Posted by Samantha Hatfield on 09/01 at 09:20 AM
Almost Sentimental is the sixth album from State College musician, Ted McCloskey. Within the confines of its 15 tracks, the many musical sides of the veteran musician are not so discretely exposed. From its inception, the album is a representation of McCloskey’s dichotomous musical personality.
The opening track, “Dancing As Fast As I Can,” is an upbeat, catchy tune that has an almost nostalgic rock aesthetic with its intense guitar work. McCloskey’s husky baritone is striking from the first note and continues to impress throughout the album. On “I Can Feel You”, McCloskey’s voice grinds out with an alt-rock edge.
“Stitch By Stitch” and “My Own Millionaire” are amazing tracks with rock flair. Something about “Stitch By Stitch” really draws the listener in and that something could definitely be the expertly crafted hook: “Stitch by stitch by stitch I’ll make you a perfect fit.”
Borrowing a musical lick from The Doors with an opening that sounds strangely similar to their “Touch Me,” McCloskey crafts a great track with “Cheat Me Fair.” The track has some great moments of dissonance, but also contains a bit too much resolution on the verse, which taints the otherwise great song. The juvenile melody of the verses is poorly composed and is the only part of the great track that needs a little rewrite session.
On “Feeling Kinda Rough” McCloskey adds piano, a very welcome sound within the album. There is something about the extra piano flourishes that reside within the composition that adds wonderful color and depth to the track. Perhaps, McCloskey would consider adding more piano in his future work.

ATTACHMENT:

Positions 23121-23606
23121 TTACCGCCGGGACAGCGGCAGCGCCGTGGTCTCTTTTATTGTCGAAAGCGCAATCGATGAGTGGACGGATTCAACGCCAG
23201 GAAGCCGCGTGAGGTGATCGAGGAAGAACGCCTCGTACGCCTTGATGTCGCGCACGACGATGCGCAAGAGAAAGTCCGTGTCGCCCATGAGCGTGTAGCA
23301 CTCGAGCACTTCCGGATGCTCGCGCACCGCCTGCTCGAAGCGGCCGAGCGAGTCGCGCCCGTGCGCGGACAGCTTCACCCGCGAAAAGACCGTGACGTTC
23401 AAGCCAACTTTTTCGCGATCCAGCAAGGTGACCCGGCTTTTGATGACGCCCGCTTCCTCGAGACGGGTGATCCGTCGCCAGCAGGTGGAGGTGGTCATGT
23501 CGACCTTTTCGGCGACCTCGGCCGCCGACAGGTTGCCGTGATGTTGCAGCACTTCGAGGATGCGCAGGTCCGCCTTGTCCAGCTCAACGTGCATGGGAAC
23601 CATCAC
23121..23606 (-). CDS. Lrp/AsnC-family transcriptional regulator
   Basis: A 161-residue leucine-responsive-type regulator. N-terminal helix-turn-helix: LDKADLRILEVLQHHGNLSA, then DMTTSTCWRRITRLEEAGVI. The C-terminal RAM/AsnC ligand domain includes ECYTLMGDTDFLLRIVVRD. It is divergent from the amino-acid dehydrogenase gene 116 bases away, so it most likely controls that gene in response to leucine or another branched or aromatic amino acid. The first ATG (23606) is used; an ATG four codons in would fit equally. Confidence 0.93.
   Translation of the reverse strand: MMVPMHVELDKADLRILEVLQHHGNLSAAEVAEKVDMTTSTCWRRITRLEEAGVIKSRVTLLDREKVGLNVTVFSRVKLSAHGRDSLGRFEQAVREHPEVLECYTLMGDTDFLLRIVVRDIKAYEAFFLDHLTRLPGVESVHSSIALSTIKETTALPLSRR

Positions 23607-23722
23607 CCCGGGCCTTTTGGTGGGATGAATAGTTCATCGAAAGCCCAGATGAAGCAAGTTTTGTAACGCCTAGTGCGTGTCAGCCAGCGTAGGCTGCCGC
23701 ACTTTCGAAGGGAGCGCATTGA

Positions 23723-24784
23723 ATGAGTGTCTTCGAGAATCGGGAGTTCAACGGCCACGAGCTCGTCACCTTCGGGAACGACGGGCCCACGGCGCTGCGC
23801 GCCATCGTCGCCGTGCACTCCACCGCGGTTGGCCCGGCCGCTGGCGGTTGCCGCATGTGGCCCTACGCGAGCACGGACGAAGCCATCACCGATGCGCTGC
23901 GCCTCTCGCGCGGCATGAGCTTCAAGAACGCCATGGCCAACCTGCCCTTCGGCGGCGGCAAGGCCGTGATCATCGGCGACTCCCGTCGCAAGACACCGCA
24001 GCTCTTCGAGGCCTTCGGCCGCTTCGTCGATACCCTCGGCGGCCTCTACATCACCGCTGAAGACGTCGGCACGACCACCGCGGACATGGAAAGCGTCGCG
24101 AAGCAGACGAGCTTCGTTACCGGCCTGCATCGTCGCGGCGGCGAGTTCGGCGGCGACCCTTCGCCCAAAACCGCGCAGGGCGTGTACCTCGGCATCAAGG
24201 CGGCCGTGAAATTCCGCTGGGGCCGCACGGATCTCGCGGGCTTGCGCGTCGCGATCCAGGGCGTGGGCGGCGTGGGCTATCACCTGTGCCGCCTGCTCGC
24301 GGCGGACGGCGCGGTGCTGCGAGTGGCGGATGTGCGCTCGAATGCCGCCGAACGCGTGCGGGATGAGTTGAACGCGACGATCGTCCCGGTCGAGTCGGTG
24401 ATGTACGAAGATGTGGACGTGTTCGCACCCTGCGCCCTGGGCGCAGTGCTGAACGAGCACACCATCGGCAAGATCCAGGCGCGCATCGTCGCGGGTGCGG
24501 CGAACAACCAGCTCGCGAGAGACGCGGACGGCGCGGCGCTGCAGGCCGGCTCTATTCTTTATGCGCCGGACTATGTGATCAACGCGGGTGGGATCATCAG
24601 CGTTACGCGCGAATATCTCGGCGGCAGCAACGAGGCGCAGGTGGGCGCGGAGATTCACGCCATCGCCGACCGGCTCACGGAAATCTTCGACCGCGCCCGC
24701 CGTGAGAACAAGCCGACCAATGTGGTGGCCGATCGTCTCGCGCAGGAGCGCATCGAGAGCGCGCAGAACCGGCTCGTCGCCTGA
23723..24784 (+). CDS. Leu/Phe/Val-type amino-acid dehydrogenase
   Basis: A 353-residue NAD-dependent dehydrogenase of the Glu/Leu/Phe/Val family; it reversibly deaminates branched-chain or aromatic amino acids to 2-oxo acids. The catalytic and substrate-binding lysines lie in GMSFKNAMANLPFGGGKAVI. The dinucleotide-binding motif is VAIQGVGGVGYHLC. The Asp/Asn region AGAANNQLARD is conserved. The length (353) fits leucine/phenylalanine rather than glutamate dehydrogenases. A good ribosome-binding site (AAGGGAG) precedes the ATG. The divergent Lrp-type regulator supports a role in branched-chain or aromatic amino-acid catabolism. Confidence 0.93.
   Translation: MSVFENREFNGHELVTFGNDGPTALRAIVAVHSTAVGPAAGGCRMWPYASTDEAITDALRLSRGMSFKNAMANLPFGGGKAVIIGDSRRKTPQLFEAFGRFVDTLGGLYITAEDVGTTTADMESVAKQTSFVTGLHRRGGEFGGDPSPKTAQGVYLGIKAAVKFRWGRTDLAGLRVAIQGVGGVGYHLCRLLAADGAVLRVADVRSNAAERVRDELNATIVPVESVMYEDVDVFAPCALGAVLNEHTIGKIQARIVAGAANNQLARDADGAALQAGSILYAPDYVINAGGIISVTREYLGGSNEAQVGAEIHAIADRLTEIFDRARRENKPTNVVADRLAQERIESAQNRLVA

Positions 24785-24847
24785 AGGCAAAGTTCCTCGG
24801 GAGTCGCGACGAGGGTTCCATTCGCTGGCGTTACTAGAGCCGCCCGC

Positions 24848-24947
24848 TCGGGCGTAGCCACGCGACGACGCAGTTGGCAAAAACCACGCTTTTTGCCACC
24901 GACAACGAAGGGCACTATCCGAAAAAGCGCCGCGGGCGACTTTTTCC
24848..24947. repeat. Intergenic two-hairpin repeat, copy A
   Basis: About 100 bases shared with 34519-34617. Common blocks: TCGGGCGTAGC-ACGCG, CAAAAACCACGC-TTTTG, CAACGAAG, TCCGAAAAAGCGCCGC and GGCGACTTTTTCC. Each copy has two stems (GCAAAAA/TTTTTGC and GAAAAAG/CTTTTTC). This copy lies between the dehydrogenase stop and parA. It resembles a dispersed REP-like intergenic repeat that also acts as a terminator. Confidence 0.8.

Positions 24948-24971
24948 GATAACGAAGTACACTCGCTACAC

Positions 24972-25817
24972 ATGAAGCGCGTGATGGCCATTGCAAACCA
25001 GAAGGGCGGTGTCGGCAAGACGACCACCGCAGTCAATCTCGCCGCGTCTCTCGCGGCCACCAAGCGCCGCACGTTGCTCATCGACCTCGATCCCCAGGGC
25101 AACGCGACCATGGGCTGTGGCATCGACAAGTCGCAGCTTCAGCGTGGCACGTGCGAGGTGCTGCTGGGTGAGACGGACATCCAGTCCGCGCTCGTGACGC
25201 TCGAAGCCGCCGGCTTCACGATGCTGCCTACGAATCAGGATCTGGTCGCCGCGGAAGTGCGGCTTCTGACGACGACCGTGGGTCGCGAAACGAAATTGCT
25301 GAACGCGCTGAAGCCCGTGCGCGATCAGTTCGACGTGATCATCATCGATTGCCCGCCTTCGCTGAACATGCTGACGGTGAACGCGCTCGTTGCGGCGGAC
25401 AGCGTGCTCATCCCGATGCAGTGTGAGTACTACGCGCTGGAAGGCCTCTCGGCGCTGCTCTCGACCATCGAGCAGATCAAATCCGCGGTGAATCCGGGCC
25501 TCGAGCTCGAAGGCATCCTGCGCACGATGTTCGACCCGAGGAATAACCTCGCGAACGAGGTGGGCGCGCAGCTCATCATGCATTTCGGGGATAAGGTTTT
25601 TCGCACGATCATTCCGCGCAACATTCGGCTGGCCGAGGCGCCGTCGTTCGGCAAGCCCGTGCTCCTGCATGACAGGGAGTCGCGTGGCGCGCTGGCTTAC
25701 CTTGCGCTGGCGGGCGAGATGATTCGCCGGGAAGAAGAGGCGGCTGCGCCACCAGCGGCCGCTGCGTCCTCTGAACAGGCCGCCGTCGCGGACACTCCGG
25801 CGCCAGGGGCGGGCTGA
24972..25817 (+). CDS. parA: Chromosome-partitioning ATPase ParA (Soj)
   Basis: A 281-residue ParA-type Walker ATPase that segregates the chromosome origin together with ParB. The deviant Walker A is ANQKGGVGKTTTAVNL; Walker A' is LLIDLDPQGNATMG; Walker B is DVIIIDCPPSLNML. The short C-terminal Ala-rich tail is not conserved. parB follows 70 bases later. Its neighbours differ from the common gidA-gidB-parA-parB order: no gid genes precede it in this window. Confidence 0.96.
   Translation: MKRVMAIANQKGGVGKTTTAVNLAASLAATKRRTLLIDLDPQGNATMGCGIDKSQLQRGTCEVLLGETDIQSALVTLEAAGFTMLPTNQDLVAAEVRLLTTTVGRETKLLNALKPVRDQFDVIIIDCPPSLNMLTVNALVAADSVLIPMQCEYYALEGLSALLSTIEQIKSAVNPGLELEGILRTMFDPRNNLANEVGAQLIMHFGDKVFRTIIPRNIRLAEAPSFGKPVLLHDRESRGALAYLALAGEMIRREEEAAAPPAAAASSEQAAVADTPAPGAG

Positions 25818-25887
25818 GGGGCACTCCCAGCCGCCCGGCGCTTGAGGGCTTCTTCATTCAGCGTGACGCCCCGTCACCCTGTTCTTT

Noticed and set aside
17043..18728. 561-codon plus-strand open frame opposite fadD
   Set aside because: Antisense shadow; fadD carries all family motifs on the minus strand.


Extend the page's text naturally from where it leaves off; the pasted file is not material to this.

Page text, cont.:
In opposition to much of McCloskey’s rock sound, some of the tracks where he slowed down the pace and chilled out his sound were really effective. Seeing another side to the rock artist on “Tell Me Something Pretty,” “The High Water Mark,” and “Ten After Eight” gave the album a feeling of completeness. McCloskey found a great balance of deeply moving musical composition and a strong sense of story and lyric. On “The High Water Mark” McCloskey croons:
“This is the crest, the drunken success. The wave in full bloom, the most breathing room. // But water cascades and everything drops. And without even knowing, I start overflowing. // Overflowing the high water mark.”
This is truly some of the most honest and beautiful lyric of the album.
“Too Much To Dream Off” is another of McCloskey’s slowed down tracks with plenty of acoustic guitar but also glimpses of his harder rock side. The beautiful acoustic opening gives way to a grungier sound before backing off again into soft vocal and acoustic. The almost drunken lullaby has a great juxtaposition of the two sounds and making the listener feel as restless as McCloskey. This is the perfect closing track for McCloskey’s Almost Sentimental as it is the perfect representation of the album title.
Ted McCloskey is a musical veteran who has developed a voice within his music that shows great range in musical style. I personally cannot wait to see McCloskey play a live show in downtown State College. Perhaps, I will even try to catch his show this Friday at The Phyrst.
Almost Sentimental is available on Amazon.com:
Author: Samantha Hatfield
Bio: Samantha is currently a senior double majoring in Broadcast Journalism and Theater. She is a perfectionist with a penchant for writing, video production and music. Ever since seeing Weezer live at the then “Tweeter” Center at the ripe old age of 12, she has been hooked on live music and developed a voracious appetite for new albums and bands. Some of Samantha’s favorite bands include: Bon Iver, The Raconteurs, Florence + The Machine, Band of Horses, Cage the Elephant, Ray LaMontagne and the list goes on.
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